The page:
Brian and I have been traveling back and forth between Charleston and Savannah about once a week for the past few weeks, and although we have done this drive many many times before, it never ceases to amaze me. The drive between the two cities is beautiful and largely untouched by civilization. Stretches of forest and swampland alternate between rivers, lily-pad ponds, and patches of marsh-grass landscapes along this stretch of the lowcountry. I have driven a good portion of this highway, which runs all the way up through my hometown in Virginia and farther north up the coast, but have yet to find a prettier stretch than this one.
For the first time ever, Brian and I decided to stop at every breath-taking view of water, marsh, swamp, and grassland we passed along the way. We even detoured to see the picturesque Old Sheldon Church outside of Beaufort, S.C. which photographers love so much. I treasure days like these, when the weather is beautiful enough to lure us to a quiet space we would normally only have time to glance at. With a few hours of light left in the day, Brian put on his flashers and pulled over on the grassy shoulder of the road. Carefully he made his way up onto the roof of the jeep to get a better view of the vast Lowcountry landscape. At times, I held the camera out of the window, clicking as the lush green landscape whizzed by. They were brief encounters, but worth an extra minute or two of our time.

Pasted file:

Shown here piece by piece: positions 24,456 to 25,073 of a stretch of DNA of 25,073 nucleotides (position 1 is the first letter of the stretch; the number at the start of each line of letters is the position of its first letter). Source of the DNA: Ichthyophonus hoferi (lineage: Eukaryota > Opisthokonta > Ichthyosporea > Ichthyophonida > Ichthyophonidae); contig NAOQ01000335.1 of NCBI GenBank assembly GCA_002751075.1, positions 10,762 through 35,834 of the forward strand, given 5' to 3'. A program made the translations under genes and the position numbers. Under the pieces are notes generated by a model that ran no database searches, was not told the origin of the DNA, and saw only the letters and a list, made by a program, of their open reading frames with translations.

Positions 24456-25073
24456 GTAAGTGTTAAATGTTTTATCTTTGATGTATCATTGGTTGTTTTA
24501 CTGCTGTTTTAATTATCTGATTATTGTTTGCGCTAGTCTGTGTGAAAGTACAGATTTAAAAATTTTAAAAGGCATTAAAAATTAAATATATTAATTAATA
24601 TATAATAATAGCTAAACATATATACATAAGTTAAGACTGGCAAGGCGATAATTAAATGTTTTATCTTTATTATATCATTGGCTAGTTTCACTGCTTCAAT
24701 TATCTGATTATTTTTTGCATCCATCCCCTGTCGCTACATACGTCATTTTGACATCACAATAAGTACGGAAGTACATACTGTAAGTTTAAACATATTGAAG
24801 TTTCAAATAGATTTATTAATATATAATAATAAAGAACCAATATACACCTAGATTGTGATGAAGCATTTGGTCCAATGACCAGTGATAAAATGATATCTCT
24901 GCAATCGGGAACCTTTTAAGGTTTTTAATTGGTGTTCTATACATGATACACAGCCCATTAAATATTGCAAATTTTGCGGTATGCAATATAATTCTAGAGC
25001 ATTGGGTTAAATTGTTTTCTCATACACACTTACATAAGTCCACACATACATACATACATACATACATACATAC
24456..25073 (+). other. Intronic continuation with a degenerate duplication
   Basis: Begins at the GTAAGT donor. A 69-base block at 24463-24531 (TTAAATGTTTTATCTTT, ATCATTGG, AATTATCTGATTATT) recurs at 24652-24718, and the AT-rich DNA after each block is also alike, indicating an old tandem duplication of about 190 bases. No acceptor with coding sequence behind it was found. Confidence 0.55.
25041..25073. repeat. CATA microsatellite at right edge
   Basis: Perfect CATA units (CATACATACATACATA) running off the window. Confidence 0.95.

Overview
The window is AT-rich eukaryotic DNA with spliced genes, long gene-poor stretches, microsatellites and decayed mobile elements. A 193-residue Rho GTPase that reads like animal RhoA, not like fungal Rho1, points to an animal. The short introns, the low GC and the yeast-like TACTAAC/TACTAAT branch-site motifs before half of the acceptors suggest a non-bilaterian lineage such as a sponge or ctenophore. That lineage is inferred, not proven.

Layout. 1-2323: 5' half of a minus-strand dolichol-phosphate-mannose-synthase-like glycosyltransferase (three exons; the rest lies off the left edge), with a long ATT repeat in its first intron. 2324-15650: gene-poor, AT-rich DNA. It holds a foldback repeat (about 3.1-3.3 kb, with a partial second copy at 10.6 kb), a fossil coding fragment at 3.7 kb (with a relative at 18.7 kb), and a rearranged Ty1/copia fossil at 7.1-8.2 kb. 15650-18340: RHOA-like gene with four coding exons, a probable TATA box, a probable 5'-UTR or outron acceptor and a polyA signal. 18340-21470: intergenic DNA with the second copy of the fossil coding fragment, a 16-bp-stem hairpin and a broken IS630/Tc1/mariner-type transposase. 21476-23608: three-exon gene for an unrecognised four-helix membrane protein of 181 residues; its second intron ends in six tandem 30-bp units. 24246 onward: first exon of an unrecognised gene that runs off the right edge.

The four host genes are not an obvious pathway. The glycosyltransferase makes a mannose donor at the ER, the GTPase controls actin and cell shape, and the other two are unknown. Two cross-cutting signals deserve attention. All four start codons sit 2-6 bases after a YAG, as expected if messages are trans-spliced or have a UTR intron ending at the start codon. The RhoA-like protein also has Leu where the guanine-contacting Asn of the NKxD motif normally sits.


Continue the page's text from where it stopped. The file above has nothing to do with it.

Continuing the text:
A stop at the Old Sheldon Church reminded me of mortality; the lovely structure, a skeleton of it’s past glory, was lined with the graves of past residents: infants and small children, teenagers and twenty-year-olds. Few made it to a ripe old age even by the turn of the century. I’ve been so busy lately, that I’ve barely had time to catch my breath, but these photographs are a testament to the great big beautiful lush world that surrounds me. If there’s one thing I learned from sailing, it’s this: when the weather is nice, it’s important to stop and appreciate, you never know when the next storm will blow through – be it metaphorical or physical. Life is happening. Our time – to appreciate, enjoy, and participate in – is now. It’s important to breathe it all in and to relax a little.
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